I recommend you start your detox day with at least one full glass of room-temperature water before you consume any food.


Start your day with at least one full glass of warm water (no ice) before you consume any food to promote hydration (obviously) and digestive pathways.
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3. Have a sugar-free breakfast

In preclinical studies, high-sugar diets promoted metabolic disease, while the elimination of sugar provided protection from obesity and metabolic syndrome6.

To give your gut a break, start by avoiding refined sugars and added sugars in your morning meal (and really in general). Fruit sugars are OK (berries are best), but make sure they're accompanied by plenty of fiber and fat, so you don't spike your blood sugar (and then crash).

Try one of these green smoothie recipes or this MD-approved tofu scramble. These five-ingredient breakfast cookies are a great choice, as is a quinoa breakfast bowl.


Eat a breakfast that is sugar-free (i.e., avoid refined and added sugars) and rich in fiber for gut health and blood sugar balance.
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4. Midmorning, have a cup of chai

In very early studies, researchers have found that the release of tea polyphenols have been shown to help to control the glycemic index and digestibility of starchy foods7.

A mid-morning cup of tea might help digestion when you've had a breakfast that's heavier in starch. Boil 1 cup of water, then add in 1 tablespoon of loose chai tea. Add additional gut-supporting spices like ½ teaspoon each of cinnamon, cardamom, and ginger.

You can also add nutmeg or clove. I like to strain the tea and add a splash of almond or coconut milk for creaminess.


Chai containing gut-supporting ingredients like cinnamon, cardamom, and ginger is what I recommend midmorning.
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5. Have a broth-based meal with probiotics for lunch

The nutrients found in a clean bone broth can help soothe the gut. Bone broth contains the amino acid glutamine (among others), which has been shown to improve intestinal function in preclinical trials8.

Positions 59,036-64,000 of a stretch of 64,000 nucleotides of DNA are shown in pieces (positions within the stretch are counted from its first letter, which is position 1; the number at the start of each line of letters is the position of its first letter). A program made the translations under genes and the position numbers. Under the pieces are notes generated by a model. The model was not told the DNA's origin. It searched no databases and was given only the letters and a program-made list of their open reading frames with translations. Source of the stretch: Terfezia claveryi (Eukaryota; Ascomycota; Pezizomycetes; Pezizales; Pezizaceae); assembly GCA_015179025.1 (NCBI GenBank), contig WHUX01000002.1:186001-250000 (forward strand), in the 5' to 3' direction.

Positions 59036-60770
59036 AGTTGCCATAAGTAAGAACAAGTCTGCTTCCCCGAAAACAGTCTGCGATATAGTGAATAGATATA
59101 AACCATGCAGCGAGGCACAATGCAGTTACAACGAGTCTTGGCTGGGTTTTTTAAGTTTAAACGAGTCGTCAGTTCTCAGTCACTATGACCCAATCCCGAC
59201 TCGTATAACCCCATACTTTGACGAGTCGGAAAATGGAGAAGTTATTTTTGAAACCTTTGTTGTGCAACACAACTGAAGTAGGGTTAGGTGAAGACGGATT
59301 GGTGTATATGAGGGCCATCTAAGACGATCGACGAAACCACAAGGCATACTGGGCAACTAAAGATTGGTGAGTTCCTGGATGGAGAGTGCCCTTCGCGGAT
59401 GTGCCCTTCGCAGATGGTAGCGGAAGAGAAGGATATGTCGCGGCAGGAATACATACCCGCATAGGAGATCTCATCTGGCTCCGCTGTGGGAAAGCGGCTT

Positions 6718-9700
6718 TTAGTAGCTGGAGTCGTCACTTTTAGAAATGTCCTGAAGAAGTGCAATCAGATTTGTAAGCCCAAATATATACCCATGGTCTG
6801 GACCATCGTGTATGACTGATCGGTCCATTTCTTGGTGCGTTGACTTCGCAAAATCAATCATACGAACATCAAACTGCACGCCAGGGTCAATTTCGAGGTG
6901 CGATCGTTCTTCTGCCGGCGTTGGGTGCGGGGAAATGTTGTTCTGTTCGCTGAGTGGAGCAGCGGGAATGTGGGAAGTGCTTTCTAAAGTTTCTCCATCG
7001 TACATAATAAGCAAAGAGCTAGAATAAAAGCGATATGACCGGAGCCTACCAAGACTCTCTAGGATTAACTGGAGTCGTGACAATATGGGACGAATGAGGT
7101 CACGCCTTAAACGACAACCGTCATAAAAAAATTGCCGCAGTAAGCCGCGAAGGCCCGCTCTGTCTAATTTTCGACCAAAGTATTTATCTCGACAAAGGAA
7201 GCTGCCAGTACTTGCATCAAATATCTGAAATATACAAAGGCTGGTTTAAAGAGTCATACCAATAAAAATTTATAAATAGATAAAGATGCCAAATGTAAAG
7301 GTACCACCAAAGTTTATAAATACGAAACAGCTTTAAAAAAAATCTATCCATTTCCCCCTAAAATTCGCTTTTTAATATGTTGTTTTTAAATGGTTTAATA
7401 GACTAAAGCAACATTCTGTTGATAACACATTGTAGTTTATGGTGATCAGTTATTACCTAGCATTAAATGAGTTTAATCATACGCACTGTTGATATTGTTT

Choose bone broth from high-quality, grass-fed animals or a vegetable broth, and add some extra vegetables to it for a filling, gut-friendly meal.

In addition to prebiotic fibers from vegetables, adding 1 tablespoon of fermented foods (like kimchi, sauerkraut, or some pickles) to your meals is another easy way to work gut-friendly bacteria into your life.

Other ideas: Stir 1 teaspoon or less (it packs a punch!) of miso in your soup, or sip on kombucha, non-dairy kefir, or kvass (a fermented cereal-based non-alcoholic beverage) with your meal.

Perhaps easiest, try incorporating a high-quality probiotic into your routine to further bolster your gut-centric diet.


Choose a high-quality bone broth for lunch to help soothe the gut. A probiotic supplement is another good way to work gut-friendly bacteria into your life.*

6. Don't snack between meals

Remember the intermittent fasting discussion before: Giving your gut a break is a big part of this gut reset protocol, whether you try it for over the short- or long-term. Try to limit snacking, and if you're feeling peckish, have another glass of chai or some vegetables with hummus instead.


Limit snacking in order to give your gut a break during the reset.

7. Add prebiotics to your dinner

Hunter-gatherer societies ate roughly 200 grams of fiber daily, while we get approximately 15 grams with a typical modern-day diet. We have a fiber gap!

The best source of fiber is from complex carbohydrates from fermentable plant fibers or "prebiotics," which support good bacteria (microbes) already present in the gut.

The following foods are especially rich in prebiotic fibers:

  • Yams and other tubers
  • Potatoes
  • Ginger
  • Leeks (green and white parts)
  • Fibrous parts of fruit and vegetables
  • Legumes/beans
  • Inulin (chicory, agave)
  • Flaxseeds

Add more cellulose fibers into your diet for contributing bulk to your stool. You can find these insoluble cellulose fibers in the tough parts of veggies and fruit (think of broccoli stalks, the bottom of asparagus, kale stems, and orange pulp).